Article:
FOXBORO, Mass. -- Being benched by the coach is never an easy thing to swallow, but being deactivated and forced to watch the game on television at home while your teammates go to battle is enough to cripple someone.
"When your walking to your car after being deactivated, it's tough to have perspective," said linebacker Chad Brown, who after starting at middle linebacker to open the 2005 campaign saw his playing time slip until he was deactivated for the week eight game against Buffalo. "But I always try to look at the bright side of things."
Being deactivated can be a career-ending blow to someone with weak mental toughness. He's seen it before and decided he wasn't going to follow the same path as other veterans who hung up the shoulder pads for good.
"I've seen it on different teams. Guys get deactivated and kind of walk it in the rest of the season," Brown said. "Football is too special of a game to do that. Football is a game where once you're done, you can't put the pads back on again."
Brown played better toward the end of last season and seemed to play well enough to catch Bill Belichick's eye. The Patriots resigned Brown in time to get him on the field for yesterday's opening practice of training camp.
He's not wanted, he's wanted, he's not wanted and then wanted again. Sounds like a roller coaster only a professional athlete can ride.
"Sometimes, you'll be a pro bowler and sometimes you'll be deactivated," Brown said. "I've seen the game from both sides. I've seen it on the field, I've seen it on the sidelines and I've seen it on television while my team was playing."
Brown, along with fellow linebacker Monty Beisel, took a rash of criticism from fans and media alike at the beginning of last season when the Patriots defense wasn't playing up to the championships standards it set in the previous seasons.
Brown admits last season was a rough one for the former Seattle Seahawk, but he is ready and willing to work harder and bounce back to contribute to the 2006 Patriots in any way he can.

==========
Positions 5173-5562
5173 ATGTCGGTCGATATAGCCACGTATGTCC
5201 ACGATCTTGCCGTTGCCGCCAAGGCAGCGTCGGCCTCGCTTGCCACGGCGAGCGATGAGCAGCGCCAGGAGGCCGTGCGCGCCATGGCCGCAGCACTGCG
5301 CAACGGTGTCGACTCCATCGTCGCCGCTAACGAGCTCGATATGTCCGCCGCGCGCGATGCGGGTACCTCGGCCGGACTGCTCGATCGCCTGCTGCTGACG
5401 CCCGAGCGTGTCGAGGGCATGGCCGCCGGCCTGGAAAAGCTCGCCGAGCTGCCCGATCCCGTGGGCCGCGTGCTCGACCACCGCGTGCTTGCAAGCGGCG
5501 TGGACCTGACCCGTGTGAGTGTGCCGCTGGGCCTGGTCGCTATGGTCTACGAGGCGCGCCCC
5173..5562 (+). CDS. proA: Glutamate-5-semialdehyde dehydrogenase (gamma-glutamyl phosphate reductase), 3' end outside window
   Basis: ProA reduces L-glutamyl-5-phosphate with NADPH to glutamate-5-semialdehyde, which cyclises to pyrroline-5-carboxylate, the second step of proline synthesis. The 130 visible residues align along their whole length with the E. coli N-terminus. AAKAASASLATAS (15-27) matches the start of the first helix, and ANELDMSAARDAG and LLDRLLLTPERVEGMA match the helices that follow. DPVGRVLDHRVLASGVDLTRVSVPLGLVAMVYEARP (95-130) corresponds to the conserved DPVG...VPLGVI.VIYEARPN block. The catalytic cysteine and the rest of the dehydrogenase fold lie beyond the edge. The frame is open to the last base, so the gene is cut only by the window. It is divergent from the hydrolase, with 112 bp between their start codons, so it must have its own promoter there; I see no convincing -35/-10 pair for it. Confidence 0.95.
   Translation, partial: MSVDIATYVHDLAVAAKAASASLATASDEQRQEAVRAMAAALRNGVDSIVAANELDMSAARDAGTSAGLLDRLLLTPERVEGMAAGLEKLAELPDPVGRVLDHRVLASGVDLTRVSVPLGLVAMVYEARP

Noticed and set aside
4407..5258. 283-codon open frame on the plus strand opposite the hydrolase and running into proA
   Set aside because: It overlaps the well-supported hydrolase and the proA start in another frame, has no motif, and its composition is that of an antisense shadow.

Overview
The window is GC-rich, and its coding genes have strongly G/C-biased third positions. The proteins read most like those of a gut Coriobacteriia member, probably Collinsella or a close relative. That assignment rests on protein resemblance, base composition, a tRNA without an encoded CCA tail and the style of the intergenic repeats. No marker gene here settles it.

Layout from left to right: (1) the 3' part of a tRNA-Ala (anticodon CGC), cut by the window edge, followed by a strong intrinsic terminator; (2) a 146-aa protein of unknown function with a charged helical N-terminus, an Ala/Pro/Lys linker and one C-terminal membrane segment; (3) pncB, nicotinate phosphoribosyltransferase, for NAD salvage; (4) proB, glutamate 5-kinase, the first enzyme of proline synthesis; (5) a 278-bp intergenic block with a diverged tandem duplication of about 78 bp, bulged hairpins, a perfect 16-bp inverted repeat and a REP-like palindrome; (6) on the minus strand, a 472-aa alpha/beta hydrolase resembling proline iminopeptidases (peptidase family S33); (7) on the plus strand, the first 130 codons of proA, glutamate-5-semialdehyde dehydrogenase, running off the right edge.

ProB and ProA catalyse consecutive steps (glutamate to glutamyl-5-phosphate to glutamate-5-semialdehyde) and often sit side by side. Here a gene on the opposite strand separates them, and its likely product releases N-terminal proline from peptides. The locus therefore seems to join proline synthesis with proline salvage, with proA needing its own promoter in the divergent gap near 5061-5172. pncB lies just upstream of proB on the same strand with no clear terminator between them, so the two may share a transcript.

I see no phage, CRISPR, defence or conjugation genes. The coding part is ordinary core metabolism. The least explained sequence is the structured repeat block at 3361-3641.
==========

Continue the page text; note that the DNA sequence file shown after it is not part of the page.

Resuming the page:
"I would like to, in a sense, re-stabilize myself," he said. "Last year was a difficult one on the field but I'm ready to bounce back. I think things will be easier to grasp this year."
After starting the season at middle linebacker, Brown moved to the outside when Tedy Bruschi recovered from his stroke. Brown collected eight tackles in the season finale against the Dolphins from the outside spot and had three tackles in the postseason. He also contributed on kick coverage units.
His versatility is definitely something that Bill Belichick likes in a linebacker.
"Chad played in a number of different spots for us last year," Belichick said. "He's got some versatility. We're going to use him in the spot where he best helps the team."
Aside from both having a last name that starts with the letter B, Belichick and Brown might soon have more in common than a consonant.
Brown said yesterday that when he retires from the NFL, he wants to coach high school football.
He doesn't want to be just a run-of-the-mill coach, either. He wants to start at the bottom and build a championship, similar to what Robert Kraft and Bill Belichck did with the Patriots.
" I wouldn't go somewhere that's winning. I want to build a team from the ground up," he said. "I want to build a program and see how it goes. I want to go someplace that uses manhole covers for weights."
Only fitting that the guy who has played football since he was six years old finishes his playing career and goes to the sidelines.
"This is the game I've played my whole life," Brown said. "I've never really had another job in my life except for a few weeks during the summer. This is a special game."
Jonathan Darling is a special contributor to Patriots Insider. Jonathan's articles can be found regularly here on Patriots Insider by searching for "Jonathan Darling" in the archives.
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